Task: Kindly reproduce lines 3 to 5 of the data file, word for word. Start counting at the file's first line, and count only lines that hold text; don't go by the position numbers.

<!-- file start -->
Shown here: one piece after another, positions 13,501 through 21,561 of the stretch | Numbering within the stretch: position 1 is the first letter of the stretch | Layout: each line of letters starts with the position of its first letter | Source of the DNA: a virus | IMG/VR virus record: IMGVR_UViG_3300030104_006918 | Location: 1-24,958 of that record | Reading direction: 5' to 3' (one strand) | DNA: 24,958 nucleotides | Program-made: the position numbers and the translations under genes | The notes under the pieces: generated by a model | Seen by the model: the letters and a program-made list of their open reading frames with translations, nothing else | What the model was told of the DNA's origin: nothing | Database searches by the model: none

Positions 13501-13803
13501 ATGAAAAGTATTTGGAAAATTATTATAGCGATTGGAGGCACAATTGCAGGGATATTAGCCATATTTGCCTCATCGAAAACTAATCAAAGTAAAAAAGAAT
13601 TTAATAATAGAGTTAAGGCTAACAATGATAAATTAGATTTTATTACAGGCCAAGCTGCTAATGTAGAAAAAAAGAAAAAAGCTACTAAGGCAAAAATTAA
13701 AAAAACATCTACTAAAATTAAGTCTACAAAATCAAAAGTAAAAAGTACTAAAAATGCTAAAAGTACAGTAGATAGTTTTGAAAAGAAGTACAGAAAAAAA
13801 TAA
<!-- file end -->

13501 ATGAAAAGTATTTGGAAAATTATTATAGCGATTGGAGGCACAATTGCAGGGATATTAGCCATATTTGCCTCATCGAAAACTAATCAAAGTAAAAAAGAAT
13601 TTAATAATAGAGTTAAGGCTAACAATGATAAATTAGATTTTATTACAGGCCAAGCTGCTAATGTAGAAAAAAAGAAAAAAGCTACTAAGGCAAAAATTAA
13701 AAAAACATCTACTAAAATTAAGTCTACAAAATCAAAAGTAAAAAGTACTAAAAATGCTAAAAGTACAGTAGATAGTTTTGAAAAGAAGTACAGAAAAAAA